Bob's 30 years of distinguished service included attendance at Squadron Officer School and ACSC, and the award of a master's in business administration from George Washington University.
Bob began his civilian career as senior vice president and director of planned giving for Scripps Foundation of Medicine and Science in San Diego. During his tenure, he raised more than $220 million in estate gifts for the foundation. For this work, he was honored a number of times.
In 1988, he received a first place award for excellence in planned giving from the National Association for hospital development. In 1996, he was the first inductee to the Hall of Fame of the Planned Giving Roundtable of San Diego and honored as the Fundraiser of the Year. In 1997, he received the Planned Giving Professional of the Year Award, given to the individual who deserves national recognition for "excellence in character, achievement, and leadership."
During Christmas leave 1950, Bob married Ann Vaage, who, although not the girl next door, lived in the same block, attended the same church, and had been his high school sweetheart. Ann’s father was the minister at Victory Lutheran and performed the wedding ceremony. Ann and Bob had five children: Robert, Jr., was born at Nellis AFB; Wayne and Beth were born at O'Hare Field; William joined the family in Berlin; and Kurt completed the family in Weisbaden. Ann died in 1975.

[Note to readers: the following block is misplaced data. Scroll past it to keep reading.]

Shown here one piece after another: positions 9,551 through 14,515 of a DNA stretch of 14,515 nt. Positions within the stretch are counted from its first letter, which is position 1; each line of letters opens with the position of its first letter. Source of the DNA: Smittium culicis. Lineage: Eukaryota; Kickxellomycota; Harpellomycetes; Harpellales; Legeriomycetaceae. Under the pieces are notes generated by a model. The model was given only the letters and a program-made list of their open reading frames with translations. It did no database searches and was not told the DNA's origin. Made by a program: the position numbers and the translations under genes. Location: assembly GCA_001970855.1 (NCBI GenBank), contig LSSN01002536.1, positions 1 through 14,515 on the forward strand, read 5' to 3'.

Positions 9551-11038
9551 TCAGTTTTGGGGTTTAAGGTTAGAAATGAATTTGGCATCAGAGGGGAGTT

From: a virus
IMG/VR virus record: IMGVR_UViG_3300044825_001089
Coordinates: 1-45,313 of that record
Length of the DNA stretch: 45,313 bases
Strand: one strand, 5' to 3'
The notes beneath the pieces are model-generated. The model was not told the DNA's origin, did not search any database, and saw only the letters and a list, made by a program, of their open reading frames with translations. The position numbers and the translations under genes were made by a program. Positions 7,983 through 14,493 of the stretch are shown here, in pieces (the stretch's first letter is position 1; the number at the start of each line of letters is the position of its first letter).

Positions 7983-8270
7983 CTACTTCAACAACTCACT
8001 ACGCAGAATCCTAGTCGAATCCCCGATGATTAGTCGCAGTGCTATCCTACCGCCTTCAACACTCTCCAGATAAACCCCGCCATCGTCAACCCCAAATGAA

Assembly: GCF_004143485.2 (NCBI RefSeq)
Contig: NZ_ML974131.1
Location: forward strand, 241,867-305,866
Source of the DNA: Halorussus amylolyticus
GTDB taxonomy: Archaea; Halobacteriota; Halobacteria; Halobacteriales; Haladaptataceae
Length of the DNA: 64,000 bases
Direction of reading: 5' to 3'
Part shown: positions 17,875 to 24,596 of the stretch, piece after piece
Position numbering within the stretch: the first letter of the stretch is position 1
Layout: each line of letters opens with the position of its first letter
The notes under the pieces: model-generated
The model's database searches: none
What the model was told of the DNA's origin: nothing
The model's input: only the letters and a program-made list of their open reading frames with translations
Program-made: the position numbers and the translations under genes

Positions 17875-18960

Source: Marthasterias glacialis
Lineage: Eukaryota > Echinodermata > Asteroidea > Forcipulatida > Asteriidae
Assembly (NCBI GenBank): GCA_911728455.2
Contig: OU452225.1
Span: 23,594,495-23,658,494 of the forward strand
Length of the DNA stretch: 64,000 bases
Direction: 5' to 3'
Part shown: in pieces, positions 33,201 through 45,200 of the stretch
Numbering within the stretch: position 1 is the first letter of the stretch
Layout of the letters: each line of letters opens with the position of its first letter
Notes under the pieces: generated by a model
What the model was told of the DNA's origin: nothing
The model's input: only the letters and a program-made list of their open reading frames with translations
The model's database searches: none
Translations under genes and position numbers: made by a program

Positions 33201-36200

In 1976 Bob married Sue Skinner, formerly of Wichita, KS. They were a loving couple and fierce competitors on the golf course. They enjoyed the final years of Bob's military service and his second career in San Diego before moving to Flagstaff. Although retired, Bob took on consulting work for Scripps Hospital and Northern Arizona University. Their combined family included the five Weber children plus two stepdaughters, Randi Schuyler and Terri Schuyler; stepson Mark Schuyler; and 21 grandchildren.
Bob carried the values that his mother and West Point had instilled in him throughout his military and civilian service. A prevailing theme of his life was his wonderful sense of humor. He managed to entertain and inspire those associated with him, even during a lengthy bout with colon cancer. He never gave up, playing a round of golf two weeks before his death. His family, extended family, and many West Point classmates and comrades said Au Revoir to Bob at his burial with full military honors at Arlington National Cemetery on 3 August 2001.
Gene Mechling said it for all of us, "Robert
I. Weber was one fine man, officer, father, and friend ... I can only smile
and say thanks partner, for your friendship and for the special memories
of those years. And for God's sake, pass the puck!"
After 30 years in the Air Force, including flying combat missions in two wars, Colonel Robert I. Weber found a new career in health-care philanthropy.